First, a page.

In the case of zoom lenses versus prime lenses the answer depends on the needs of each individual user. There are many types of users and situations where zoom lenses have a distinct advantage over prime lenses. Here are just a few of them.

  • Simplicity & convenience. Sometimes it is worth a little more expense to be able to leave the same lens on your camera most of the time. Maybe you are traveling light for an extended period of time and want multiple focal lengths in the only lens you take with you.

  • Fast shooting environments. When shooting events or action/sports there are many occasions when there is no time to change either lenses or the photographer's position when you need to alter the framing. Many photographers in such situations will use two or more bodies, each with a zoom lens. I often shoot with a FF body + 24-105mm lens and an APS-C body with a 70-200mm lens. The field of view of the FF camera at 105mm is slightly shorter than the field of view produced at 70mm on the APS-C camera (112mm FF equivalent).

  • Harsh environments. Anywhere that has a lot of sand, dust, or even high humidity in the air is not somewhere you want to be changing lenses on a camera body. It is often impossible, or at the very least highly impractical, to find a safe haven to swap lenses in such an environment. Even if such a space is available, you may miss what it was you were wanting to shoot while you were inside swapping lenses.
2

Yes, it is worth it if speed is of the essence. Covering events, particularly weddings, is just about impossible without a fast zoom. There is simply too much going on too quickly to be able to position yourself exactly where you need to be for a shot.

For price, the zooms are cheaper third party too, so that isn't really relevant.

As for sharpness, the effective sharpness of a good high end zoom is astounding. For example, Canon's 24-70 f/2.8 II is right around the same sharpness as their 1.4 lens and only their f/1.2 beats it hands down. You aren't going to be able to digitally zoom without a loss of quality compared to a lens like that.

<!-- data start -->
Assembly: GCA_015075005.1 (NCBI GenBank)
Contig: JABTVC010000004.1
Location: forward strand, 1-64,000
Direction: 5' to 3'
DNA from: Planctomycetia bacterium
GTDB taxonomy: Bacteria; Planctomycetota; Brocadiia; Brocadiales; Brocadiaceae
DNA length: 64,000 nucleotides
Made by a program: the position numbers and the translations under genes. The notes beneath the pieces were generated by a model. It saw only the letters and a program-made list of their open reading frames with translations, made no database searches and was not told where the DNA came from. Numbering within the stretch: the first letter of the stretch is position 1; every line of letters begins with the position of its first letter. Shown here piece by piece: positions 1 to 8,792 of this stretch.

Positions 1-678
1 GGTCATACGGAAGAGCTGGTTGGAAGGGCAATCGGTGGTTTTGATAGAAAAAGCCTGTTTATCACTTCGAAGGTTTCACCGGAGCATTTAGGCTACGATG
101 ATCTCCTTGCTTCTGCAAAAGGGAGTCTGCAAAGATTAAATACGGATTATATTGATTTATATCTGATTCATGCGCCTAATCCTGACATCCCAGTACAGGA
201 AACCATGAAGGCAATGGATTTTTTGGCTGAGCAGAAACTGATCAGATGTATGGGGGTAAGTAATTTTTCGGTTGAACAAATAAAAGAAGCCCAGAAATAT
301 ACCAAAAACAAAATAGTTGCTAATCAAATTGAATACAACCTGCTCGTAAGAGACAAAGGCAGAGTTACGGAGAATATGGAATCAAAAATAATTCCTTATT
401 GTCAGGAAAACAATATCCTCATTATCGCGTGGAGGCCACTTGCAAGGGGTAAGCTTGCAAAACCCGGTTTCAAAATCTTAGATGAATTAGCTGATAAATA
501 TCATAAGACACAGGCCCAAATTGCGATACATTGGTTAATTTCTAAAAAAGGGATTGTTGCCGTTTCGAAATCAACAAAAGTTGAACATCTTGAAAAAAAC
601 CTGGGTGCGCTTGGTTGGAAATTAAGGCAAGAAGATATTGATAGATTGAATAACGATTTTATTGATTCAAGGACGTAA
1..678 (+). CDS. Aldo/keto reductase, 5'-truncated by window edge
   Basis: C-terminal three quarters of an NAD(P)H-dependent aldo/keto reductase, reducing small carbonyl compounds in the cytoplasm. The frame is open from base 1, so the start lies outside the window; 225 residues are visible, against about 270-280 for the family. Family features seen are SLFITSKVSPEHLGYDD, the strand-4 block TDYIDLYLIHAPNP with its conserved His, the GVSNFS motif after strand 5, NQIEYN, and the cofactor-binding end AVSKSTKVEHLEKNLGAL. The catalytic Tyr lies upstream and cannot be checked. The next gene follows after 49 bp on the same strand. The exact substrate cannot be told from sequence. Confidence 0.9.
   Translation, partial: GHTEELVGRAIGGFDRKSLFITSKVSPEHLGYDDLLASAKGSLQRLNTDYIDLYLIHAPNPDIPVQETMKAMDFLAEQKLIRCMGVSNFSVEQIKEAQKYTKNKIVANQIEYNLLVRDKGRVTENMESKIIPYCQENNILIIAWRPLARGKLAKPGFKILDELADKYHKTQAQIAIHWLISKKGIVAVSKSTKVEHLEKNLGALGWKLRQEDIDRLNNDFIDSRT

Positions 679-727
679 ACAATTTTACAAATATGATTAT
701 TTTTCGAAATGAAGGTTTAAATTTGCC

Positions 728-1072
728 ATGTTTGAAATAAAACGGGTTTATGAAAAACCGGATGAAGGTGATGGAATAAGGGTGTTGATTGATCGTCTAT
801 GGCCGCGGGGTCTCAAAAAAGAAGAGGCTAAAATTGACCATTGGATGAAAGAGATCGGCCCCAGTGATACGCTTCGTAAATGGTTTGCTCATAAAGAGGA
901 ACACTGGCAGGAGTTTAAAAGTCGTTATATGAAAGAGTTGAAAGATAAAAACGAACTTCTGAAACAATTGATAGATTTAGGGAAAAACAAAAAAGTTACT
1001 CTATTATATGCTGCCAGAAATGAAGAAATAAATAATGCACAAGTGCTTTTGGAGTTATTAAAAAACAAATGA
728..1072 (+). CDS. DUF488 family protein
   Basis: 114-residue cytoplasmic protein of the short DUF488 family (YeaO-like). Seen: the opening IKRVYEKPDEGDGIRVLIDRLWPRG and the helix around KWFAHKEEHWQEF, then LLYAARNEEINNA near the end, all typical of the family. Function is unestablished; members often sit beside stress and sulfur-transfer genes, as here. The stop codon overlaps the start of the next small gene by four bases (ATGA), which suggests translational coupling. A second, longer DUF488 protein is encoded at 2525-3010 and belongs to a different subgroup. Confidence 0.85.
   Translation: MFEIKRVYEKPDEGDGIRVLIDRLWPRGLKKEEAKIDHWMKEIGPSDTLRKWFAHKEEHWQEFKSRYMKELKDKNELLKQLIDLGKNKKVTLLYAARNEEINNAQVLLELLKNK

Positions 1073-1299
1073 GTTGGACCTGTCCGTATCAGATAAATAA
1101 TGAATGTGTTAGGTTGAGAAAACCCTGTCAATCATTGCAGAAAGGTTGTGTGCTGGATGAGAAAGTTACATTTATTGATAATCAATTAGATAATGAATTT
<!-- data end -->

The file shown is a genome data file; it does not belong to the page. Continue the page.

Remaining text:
It is certainly a high price to pay for speed and convenience, but when you need that speed and have jobs that pay for the lens, it's really a no brainer to get the high end zooms. You don't get the lightness or the bigger aperture, but you still get the sharpness (at a much higher price) of a normal prime.

They certainly aren't for everyone and primes are a far more affordable option for getting high quality optics without breaking the bank, but there are situations they simply can't handle.

  • when I rented that one, I did compare to my primes and found that it was on par with most of them, except my 85mm 1.8. But ofc that one is outside its zoom range anyway. It was pretty impressive. but it is also a crazy price tag which is hard to come by unless yo earn money on it. The not L zooms are much less impressive. – Michael Nielsen May 12 '14 at 7:36
  • @MichaelNielsen - yeah, short of the top end zooms, I'd be much more inclined to recommend primes and unless you have actual NEED of the flexibility and/or are making money off it, it really isn't worth the cost difference. I wouldn't recommend either of the f/2.8 zooms to someone not doing commercial work unless they are independently wealthy. – AJ Henderson May 12 '14 at 13:30